The symptoms for liver problems are like those of chronic kidney failure and include vomiting, diarrhea, constipation, loss of appetite, lack of coordination, seizures, weakness, and similar. Your vet should be able to give you more information about potential treatments, which include a special diet or medication.

Anemia

This is one of the symptoms of kidney failure, and it is usually a result of the disease. It usually afflicts older dogs, but younger pooches can be affected as well. The symptoms are likewise similar to chronic kidney failure and include weakness, depression, apathy, rapid breathing or heart rate, fatigue, or weight loss.

Treatment for renal failure usually includes medications and hormone therapy that reduces the symptoms and brings more life to your dog, and he can have a fulfilling life despite his ailments.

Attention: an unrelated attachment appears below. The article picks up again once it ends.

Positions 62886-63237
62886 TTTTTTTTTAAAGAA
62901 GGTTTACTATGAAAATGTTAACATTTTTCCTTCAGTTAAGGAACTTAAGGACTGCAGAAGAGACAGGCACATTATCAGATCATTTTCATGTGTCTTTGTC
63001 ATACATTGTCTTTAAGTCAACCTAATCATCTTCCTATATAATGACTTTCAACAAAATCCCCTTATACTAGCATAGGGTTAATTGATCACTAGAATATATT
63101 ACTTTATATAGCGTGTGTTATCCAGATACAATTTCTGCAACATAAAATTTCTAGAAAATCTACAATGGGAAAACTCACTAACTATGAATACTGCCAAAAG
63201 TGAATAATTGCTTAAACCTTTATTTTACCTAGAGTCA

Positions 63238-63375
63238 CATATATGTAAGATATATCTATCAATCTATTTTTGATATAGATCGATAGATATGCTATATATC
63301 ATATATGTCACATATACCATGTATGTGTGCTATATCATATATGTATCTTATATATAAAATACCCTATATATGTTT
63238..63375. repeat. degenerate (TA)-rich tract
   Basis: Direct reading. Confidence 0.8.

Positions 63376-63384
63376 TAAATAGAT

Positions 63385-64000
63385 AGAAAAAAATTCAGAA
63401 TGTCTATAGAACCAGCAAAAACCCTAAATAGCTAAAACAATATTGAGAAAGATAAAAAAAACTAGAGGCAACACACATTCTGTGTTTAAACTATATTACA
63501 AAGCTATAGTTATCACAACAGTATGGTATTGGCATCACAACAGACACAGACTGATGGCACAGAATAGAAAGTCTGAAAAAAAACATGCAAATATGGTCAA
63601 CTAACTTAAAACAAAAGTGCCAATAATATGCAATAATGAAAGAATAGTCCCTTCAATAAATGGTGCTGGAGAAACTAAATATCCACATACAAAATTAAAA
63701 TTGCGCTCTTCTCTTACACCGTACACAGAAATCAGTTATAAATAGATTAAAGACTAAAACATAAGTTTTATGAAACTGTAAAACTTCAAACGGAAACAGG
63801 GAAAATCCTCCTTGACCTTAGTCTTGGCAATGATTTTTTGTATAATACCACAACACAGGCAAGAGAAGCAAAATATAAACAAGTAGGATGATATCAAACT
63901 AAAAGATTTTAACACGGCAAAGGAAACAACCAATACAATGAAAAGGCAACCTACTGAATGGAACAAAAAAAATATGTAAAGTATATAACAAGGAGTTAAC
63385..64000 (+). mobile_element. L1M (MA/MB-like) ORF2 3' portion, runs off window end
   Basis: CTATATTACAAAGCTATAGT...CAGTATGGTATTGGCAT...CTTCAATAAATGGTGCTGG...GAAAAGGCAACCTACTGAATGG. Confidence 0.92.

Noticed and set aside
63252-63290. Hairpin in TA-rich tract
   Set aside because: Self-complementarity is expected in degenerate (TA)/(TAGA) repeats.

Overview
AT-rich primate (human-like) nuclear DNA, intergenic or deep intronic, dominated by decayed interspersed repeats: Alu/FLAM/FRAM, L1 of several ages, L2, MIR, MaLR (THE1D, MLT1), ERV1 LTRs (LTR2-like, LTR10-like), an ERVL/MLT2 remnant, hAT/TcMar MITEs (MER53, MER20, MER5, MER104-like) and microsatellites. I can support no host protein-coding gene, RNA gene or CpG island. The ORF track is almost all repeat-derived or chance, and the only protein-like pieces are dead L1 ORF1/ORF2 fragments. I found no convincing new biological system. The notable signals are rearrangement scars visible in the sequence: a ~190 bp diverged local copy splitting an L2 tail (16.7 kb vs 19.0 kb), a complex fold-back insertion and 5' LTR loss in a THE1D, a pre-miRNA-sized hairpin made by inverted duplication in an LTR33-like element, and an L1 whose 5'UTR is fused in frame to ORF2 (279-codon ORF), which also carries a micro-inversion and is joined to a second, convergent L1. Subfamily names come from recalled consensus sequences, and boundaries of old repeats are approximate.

Hypertension

As kidneys play a vital role in regulating blood pressure, your dog may develop hypertension caused by chronic renal failure. In fact, 60 to 90% of dogs with renal failure develop hypertension as well. What’s worse is that the disease doesn’t have obvious symptoms, and can cause damage to your pet’s heart, blood vessels, brain, and eyes.

Treatment usually includes medication, but you may need prescription food low in sodium, as well.

Acidosis

As another common problem to develop from chronic kidney failure, renal tubular acidosis is the slow increase of blood acidity due to kidneys’ inability to filter it out. And as it is both a symptom and a side effect, treating your dog’s acidosis also slows the progression of their renal failure.

Therapy includes hospitalization until the blood acidity and potassium levels return to normal.

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Tips for Choosing Dog Food for Renal Failure